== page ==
Business News CMU Digest

CMU Digest 02.10.22: ISM, Mr Probz, PRS, MLC, Pollen, Meta

By | Published on Sunday 2 October 2022

The key stories from the last week in the music business…

The UK’s Incorporated Society Of Musicians said that the “prevalence of discrimination and inappropriate behaviours in the music sector has increased”. In a new report, the ISM said that a recent survey of 660 music industry practitioners “painted a picture of unsafe workplaces where perpetrators face no repercussions and there is a scandalous lack of action by contractors and employers”. And, it added, things haven’t improved since an earlier study in 2018, despite there being much more discussion in recent years within the industry about tackling discrimination and harassment. The report also set out a number of recommendations for both industry and government regarding how changes to workplace practices and equality laws could address many of the ongoing issues. [READ MORE]

Dutch artist and producer Mr Probz sued Sony Music again in an ongoing dispute over royalty payments. The producer’s core grievance relates to international income generated by the tracks he licensed to the major, and the deductions allegedly made by Sony’s international subsidiaries before his artist royalty was calculated. He argues that, under his licensing agreement, his royalty – 20-50% of streaming monies depending on the market and other factors – should have been calculated based on the ‘at source’ income, ie what the local Sony subsidiary is paid, not what Sony Netherlands receives after that subsidiary has taken a cut. The producer successfully sued in the Dutch courts on this dispute in 2020. As part of that ruling Sony was ordered to hand over more information about revenues generated by the Mr Probz recordings and, the new lawsuit says, “new facts and circumstances have emerged” as a result, prompting the new litigation. [READ MORE]

Collecting societies PRS and MLC both made announcements about new data initiatives. UK-based PRS announced a new music rights data portal, due to launch next year, which will make it easier to access information about the songs it represents, including songwriter credits, key codes like the ISWC and IPIs, and information about what recordings contain each song. US-based MLC announced a new scheme involving music distributors, in which it will make it easier for those distributors to see what recordings on the streaming services have never been matched to songs. The aim is that those distributors can alert the artists behind the recording who may have also written the song, but have never formally got the song into the system, meaning they are missing out on royalties. [PRS STORY] | [MLC STORY]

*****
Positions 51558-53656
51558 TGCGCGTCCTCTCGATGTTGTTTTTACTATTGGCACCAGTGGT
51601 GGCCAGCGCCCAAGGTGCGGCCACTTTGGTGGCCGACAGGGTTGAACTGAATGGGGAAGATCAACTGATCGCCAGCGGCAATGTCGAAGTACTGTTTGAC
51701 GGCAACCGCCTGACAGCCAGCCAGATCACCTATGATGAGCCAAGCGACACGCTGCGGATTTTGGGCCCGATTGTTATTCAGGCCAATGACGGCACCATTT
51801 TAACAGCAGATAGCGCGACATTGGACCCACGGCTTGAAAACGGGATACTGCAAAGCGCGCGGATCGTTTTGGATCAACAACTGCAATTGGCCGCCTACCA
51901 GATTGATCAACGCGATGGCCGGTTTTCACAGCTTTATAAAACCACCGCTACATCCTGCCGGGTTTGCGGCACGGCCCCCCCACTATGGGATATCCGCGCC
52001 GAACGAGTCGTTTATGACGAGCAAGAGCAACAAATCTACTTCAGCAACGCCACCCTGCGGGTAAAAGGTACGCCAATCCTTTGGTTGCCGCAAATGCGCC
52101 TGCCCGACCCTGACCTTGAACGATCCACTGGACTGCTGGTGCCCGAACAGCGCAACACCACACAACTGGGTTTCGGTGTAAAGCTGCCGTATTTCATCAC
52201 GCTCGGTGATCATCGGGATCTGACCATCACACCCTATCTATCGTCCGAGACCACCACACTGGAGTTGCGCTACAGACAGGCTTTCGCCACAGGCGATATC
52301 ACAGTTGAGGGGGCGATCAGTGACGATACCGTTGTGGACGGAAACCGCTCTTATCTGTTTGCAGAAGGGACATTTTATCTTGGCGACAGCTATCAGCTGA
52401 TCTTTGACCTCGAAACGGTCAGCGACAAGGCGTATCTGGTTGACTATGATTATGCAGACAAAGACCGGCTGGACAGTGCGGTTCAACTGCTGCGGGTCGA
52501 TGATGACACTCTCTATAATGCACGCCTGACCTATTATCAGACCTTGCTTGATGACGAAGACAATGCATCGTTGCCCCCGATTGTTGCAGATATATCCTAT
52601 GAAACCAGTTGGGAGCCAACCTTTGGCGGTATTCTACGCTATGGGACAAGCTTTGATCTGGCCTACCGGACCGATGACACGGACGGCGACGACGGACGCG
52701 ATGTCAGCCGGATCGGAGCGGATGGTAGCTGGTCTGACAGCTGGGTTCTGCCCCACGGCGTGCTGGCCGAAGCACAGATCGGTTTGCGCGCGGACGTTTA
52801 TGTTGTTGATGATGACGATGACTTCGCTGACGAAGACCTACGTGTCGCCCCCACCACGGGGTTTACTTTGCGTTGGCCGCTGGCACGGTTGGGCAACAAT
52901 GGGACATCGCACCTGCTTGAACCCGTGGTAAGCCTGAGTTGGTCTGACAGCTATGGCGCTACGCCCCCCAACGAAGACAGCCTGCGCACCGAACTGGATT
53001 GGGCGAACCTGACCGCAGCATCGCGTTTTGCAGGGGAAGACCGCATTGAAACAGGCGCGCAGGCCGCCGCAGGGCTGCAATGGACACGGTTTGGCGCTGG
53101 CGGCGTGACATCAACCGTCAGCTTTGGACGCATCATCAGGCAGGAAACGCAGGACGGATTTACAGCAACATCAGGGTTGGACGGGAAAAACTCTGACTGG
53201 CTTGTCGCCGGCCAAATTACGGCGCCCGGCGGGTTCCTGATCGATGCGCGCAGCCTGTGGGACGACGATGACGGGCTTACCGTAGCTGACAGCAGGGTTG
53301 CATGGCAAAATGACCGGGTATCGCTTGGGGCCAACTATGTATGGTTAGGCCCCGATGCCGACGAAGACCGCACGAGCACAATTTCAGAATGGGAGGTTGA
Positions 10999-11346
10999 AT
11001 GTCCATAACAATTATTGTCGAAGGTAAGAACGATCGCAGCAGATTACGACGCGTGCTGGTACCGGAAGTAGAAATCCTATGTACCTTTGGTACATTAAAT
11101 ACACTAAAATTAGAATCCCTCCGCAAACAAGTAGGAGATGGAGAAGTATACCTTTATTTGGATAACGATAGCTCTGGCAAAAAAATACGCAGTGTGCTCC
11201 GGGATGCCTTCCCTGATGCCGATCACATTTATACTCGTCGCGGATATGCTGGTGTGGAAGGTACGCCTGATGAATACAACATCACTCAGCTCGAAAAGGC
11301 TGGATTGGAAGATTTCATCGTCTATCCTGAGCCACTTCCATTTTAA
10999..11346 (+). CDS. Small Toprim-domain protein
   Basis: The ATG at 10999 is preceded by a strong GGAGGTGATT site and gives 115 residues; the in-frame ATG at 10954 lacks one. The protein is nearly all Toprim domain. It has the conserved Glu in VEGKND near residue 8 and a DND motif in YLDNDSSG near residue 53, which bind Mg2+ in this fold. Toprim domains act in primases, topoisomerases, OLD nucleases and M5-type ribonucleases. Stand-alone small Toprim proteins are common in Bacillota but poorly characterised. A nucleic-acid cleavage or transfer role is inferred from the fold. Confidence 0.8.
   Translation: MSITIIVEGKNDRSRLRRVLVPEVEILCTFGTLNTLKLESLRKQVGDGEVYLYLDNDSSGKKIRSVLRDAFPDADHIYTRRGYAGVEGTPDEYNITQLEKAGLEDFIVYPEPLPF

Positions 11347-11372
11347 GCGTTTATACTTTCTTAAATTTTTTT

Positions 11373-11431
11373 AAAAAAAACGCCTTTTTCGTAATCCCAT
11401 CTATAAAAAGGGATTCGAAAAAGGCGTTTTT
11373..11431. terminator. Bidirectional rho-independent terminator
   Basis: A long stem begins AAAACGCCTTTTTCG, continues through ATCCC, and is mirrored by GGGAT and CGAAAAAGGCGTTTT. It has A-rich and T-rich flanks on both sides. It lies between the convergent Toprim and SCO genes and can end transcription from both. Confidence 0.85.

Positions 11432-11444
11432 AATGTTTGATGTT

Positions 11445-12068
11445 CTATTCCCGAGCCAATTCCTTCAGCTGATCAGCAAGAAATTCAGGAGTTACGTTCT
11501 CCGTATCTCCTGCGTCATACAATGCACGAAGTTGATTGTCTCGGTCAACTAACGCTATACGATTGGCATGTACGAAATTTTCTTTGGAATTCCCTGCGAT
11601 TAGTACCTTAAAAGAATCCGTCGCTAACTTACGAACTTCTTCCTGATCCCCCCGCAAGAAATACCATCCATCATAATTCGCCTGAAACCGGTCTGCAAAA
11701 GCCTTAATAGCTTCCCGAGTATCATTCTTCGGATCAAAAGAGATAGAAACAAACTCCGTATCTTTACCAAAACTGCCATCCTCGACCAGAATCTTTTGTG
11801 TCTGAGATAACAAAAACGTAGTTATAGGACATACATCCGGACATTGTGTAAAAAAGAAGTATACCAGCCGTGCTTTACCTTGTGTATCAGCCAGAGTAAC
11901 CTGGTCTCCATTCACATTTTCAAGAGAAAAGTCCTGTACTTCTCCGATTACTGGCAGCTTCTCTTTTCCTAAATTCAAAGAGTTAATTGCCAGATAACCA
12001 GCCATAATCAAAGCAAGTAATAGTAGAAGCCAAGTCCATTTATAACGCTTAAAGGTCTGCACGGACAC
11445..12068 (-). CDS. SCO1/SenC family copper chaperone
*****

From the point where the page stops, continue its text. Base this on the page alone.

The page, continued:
A class action lawsuit was filed in the US against collapsed ticketing and events company Pollen. The litigation has been initiated by a former employee and, if granted class action status, could benefit anyone who worked for the firm in the US as of June this year. The lawsuit claims that Pollen failed to pay its American employees twice in the weeks prior to its UK-based parent company falling into administration. It also allegedly failed to pay insurance premiums without alerting its employees, meaning they were unaware their health insurance had lapsed. If it gets to court, the case would put the spotlight on what was happening behind the scenes at Pollen, which fell into administration just months after announcing that it had secured $150 million in new investment. [READ MORE]

Meta called for the lawsuit filed against it by Epidemic Sound to be dismissed. The production music firm sued the Facebook and Instagram owner in July, claiming that Meta has failed to give it access to the rights management tools that would allow it to block unlicensed use of its music in videos posted to the two social media platforms. It also alleged that Epidemic-owned music has appeared in the music clip libraries on Facebook and Instagram without licence. But Meta said that Epidemic has failed to provide any details about where its music is appearing on the Facebook and Instagram platforms, and without that information its lawyers can’t respond in any meaningful way to the copyright infringement claims. The “vague assertions and glaring omissions” in Epidemic’s lawsuit, it added, should be grounds for the litigation to be dismissed. [READ MORE]

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